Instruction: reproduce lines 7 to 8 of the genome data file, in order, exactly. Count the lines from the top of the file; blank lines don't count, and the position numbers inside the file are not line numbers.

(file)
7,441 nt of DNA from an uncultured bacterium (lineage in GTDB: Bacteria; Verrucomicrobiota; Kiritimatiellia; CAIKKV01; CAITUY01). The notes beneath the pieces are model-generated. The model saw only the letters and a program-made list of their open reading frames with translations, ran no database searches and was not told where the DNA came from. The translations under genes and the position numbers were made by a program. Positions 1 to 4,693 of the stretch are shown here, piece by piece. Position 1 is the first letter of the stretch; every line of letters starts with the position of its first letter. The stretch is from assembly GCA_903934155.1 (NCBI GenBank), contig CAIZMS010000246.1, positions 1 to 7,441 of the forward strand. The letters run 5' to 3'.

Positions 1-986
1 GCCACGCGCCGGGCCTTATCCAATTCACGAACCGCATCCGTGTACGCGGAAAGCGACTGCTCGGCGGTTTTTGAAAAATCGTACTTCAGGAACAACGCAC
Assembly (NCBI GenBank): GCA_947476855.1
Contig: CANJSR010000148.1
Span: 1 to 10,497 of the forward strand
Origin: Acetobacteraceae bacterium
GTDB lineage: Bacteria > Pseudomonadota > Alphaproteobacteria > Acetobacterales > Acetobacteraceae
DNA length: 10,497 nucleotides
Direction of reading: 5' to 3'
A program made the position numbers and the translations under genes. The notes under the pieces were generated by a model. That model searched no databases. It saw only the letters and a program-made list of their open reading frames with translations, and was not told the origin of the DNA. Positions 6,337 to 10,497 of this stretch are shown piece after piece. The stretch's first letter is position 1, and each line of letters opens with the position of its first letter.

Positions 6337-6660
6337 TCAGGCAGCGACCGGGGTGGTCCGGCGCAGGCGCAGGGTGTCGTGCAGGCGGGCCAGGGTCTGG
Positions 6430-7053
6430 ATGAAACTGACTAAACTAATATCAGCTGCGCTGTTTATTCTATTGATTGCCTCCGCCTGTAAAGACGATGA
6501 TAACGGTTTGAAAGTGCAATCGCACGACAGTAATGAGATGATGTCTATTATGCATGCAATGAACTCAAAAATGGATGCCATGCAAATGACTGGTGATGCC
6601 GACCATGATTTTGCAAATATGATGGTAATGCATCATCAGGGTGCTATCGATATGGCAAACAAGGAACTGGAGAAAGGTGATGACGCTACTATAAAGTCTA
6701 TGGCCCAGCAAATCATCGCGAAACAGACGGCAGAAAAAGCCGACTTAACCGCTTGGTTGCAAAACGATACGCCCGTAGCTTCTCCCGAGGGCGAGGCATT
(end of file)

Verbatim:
Origin: Acetobacteraceae bacterium
GTDB lineage: Bacteria > Pseudomonadota > Alphaproteobacteria > Acetobacterales > Acetobacteraceae